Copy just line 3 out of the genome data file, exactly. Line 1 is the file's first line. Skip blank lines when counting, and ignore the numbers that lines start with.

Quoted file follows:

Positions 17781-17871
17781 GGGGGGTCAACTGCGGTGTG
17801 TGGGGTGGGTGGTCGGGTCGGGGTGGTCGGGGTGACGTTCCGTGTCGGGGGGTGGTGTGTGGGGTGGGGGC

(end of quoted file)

17801 TGGGGTGGGTGGTCGGGTCGGGGTGGTCGGGGTGACGTTCCGTGTCGGGGGGTGGTGTGTGGGGTGGGGGC